Tcpdump is one of those commands that is incredibly useful when you need it but for most of us it isn’t something we use every day. If you’re anything like me, you type in how you think the command is supposed to go, press enter only to see “tcpdump: syntax error” pop up before promptly returning to one of the 20 Google tabs you have open. There’s a couple of posts that I’ve been working on that reference tcpdump quite heavily, so I figured I’d write this one first and hopefully by doing so, commit these commands to my memory and also have a post that may prove useful to you.
I’m not going to go over everything you can do with tcpdump as we’d be here rather a while, instead I’m going to cover the things I find myself using the most and a bit about how you can combine those elements in useful ways.
The Starting Point
It seems logical to start with the tcpdump command itself, just running “tcpdump” will prompt it to use the “lowest numbered, configured up interface (excluding loopback)” on the system. I’ve made it a habit to always specify the interface I wish to use to avoid potentially confusing results. You can specify the interface using the -i flag:
tcpdump -i eth0
Next up, we’ve got the capture files, these are incredibly useful as it allows you to save captured packets for later analysis using a program such as Wireshark (or tcpdump itself). You can tell tcpdump to save the packets by specifying a file using the -w flag.
tcpdump -i eth0 -w PacketCapture.pcap
tcpdump affords you great control over which packets you capture, it lets you specify which hosts, ports, and protocols you wish to capture or exclude. There’s various filters you can use.
IP Address Filtering
You can filter based on a singular IP, multiple IPs or a range by using the
The host filter is used for singular IP addresses like so:
tcpdump -i eth0 host 220.127.116.11
…and the net filter is used like so:
tcpdump -i eth0 net 192.168.1.0/24
tcpdump -i eth0 net 10.10.0.0/16
port filter allows you to specify ports by number or by name, here’s a couple of examples:
tcpdump -i eth0 port 123
tcpdump -i eth0 port ntp
tcpdump -i eth0 port ssh
tcpdump -i eth0 port https
You can also specify a port range using the
tcpdump -i eth0 portrange 1000-2000
This is a surprisingly useful filter, it lets you specify which protocols you wish to capture. There’s quite the list of protocols that you can specify, I only really ever use TCP, UDP, ICMP and ARP.
tcpdump -i eth0 tcp
tcpdump -i eth0 icmp
You can also specify whether you want to capture only IPv4 or IPv6 by using
tcpdump -i eth0 ip
tcpdump -i eth0 ip6
Source and Destination
This is where tcpdump starts to get slightly confusing, you can refine, combine, and exclude filters. First off, let’s cover the
dst filters. These can be used to further narrow down the results of the port and IP filters, here’s a couple of examples:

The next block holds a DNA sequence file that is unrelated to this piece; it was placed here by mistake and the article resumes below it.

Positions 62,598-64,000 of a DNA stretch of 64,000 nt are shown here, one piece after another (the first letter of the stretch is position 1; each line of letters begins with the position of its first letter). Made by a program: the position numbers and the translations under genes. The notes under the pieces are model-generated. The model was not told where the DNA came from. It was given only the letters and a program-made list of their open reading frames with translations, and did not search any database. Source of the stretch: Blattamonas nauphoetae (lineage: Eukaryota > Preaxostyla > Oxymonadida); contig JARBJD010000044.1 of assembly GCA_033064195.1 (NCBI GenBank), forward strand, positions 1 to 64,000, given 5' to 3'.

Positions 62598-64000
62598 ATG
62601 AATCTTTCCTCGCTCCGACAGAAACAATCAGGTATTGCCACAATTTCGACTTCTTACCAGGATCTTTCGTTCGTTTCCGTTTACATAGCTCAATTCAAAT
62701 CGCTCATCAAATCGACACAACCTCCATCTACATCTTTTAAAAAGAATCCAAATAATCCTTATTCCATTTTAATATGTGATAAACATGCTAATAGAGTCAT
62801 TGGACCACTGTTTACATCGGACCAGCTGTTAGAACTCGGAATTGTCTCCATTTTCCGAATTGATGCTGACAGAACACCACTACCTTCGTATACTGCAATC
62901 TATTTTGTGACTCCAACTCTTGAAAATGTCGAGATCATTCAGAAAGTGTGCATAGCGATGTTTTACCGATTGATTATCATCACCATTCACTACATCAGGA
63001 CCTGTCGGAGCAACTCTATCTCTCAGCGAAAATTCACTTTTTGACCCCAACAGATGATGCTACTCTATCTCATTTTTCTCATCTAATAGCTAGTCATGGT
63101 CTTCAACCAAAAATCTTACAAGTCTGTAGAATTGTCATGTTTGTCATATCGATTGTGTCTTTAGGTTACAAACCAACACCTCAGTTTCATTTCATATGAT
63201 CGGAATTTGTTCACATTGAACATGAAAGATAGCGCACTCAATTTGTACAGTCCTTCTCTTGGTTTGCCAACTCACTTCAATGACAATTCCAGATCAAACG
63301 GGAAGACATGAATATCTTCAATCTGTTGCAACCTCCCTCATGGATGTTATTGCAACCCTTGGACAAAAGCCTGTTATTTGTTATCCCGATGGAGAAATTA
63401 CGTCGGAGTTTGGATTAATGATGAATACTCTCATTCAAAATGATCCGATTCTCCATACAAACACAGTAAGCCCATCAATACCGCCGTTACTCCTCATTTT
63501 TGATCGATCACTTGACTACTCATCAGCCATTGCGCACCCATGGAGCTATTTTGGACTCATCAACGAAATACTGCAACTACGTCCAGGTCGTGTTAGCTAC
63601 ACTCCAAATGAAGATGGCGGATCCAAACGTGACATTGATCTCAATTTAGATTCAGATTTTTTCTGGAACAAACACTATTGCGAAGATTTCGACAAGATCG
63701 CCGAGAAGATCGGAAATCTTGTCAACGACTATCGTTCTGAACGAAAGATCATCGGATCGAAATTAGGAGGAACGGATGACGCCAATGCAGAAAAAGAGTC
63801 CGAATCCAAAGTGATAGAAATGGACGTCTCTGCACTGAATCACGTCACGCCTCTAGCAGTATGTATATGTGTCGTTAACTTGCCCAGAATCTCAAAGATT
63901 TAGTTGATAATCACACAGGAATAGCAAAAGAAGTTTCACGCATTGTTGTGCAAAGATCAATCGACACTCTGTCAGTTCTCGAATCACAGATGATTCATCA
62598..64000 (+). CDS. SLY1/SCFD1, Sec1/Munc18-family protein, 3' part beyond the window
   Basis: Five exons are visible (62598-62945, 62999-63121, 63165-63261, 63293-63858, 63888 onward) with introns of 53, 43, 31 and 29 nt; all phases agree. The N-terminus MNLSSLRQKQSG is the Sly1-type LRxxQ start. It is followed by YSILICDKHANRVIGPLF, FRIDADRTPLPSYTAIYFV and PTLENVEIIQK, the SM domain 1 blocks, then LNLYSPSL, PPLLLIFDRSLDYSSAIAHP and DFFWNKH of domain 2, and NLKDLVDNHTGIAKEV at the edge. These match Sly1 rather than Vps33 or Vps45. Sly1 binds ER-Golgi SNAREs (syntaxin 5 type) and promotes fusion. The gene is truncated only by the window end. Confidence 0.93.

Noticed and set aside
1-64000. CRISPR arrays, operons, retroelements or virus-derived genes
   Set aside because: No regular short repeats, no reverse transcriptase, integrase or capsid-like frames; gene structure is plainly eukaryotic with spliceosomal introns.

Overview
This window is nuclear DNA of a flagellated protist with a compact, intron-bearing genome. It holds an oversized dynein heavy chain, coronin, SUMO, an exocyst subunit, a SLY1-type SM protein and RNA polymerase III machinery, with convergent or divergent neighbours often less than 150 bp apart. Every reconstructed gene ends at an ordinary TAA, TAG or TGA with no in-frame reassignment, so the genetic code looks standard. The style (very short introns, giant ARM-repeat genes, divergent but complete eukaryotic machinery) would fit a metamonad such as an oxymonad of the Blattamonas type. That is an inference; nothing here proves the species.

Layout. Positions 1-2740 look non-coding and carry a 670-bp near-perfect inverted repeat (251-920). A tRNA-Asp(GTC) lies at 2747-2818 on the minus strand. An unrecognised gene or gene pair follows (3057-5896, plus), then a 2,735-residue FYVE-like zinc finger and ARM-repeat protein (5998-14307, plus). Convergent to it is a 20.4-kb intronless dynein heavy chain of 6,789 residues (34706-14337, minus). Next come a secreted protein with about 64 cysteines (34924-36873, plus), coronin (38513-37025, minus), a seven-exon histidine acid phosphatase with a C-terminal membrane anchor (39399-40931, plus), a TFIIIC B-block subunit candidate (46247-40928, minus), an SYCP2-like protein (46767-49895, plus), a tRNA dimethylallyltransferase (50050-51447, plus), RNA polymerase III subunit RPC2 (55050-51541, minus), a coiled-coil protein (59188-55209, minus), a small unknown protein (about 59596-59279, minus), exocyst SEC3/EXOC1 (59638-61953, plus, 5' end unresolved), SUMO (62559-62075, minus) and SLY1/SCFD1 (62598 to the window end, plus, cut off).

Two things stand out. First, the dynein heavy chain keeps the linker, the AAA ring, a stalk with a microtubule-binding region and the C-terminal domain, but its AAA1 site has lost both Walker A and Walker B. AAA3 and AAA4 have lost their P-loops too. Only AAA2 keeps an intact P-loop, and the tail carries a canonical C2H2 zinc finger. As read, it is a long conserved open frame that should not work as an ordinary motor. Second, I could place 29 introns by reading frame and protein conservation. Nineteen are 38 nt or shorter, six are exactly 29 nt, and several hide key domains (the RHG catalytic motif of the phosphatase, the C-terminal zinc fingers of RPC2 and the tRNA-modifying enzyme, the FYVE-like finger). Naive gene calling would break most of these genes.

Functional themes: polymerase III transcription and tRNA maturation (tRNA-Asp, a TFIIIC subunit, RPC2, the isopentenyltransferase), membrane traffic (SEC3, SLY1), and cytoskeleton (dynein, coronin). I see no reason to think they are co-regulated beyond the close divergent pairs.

tcpdump -i eth0 src port https
tcpdump -i eth0 dst host 18.104.22.168
tcpdump -i eth0 src net 192.168.1.0/24
Next, we have the operators to combine filters, and create exclude filters. These are the following:
First off, we have the
and operator, it’s used to further narrow down what is captured, and can be used like so:
tcpdump -i ens3 src host 22.214.171.124 and src port 123
We also have the
or operator which I personally use more than the
and. It can be used to specify multiple ports and hosts or networks. tcpdump is fairly flexible in how you write the filters, here’s a couple of ways to achieve the same result:
tcpdump -i eth0 host '(126.96.36.199 or 188.8.131.52)'
tcpdump -i eth0 host 184.108.40.206 or host 220.127.116.11
And this would capture traffic going to
or from either port 123 or 53:
tcpdump -i eth0 port ntp or port 53
You could even do something like this (though I’m not sure why you’d want to):
tcpdump -i ens3 src net 18.104.22.168/8 or dst portrange 1000-2000
Finally, we have the
not operator, this is used to turn a filter into an exclude filter. Let’s say for example, we wanted to capture everything except our SSH session, for that we could do this:
tcpdump -i eth0 not port ssh
If we were running a NTP server on that device, then we could also exclude the traffic from that:
tcpdump -i eth0 not port ssh and not port ntp
…or if we wanted to be slightly tidier then we could do:
tcpdump -i eth0 not port '(ssh or ntp)'
Other Useful Flags
There’s a couple of other flags which are rather useful, the one I use the most is the
-n flag. This stops tcpdump from resolving the IP addresses into hostnames (which requires an on-the-fly DNS lookup for each IP it captures). You can take it one step further by using
-nn which will also stop tcpdump from resolving portnames.
tcpdump -i eth0 -n
There’s also the
-c flag which allows you to specify how many packets you wish to capture.
tcpdump -i eth0 -c 1000
Finally, you can make the output more verbose by using the
-v flag, it will increase the amount of information shown based on the level of the flag you use
tcpdump -i eth0 -vvv
Well, that’s all for this one
I don’t think this is the kind of post you’d read whilst enjoying a cup of Tea on a Saturday morning, but I hope that it proves useful when you need it. I know that I for one will be quite happy if I don’t have to think about tcpdump again for a while.
Short link: on-te.ch/tcpd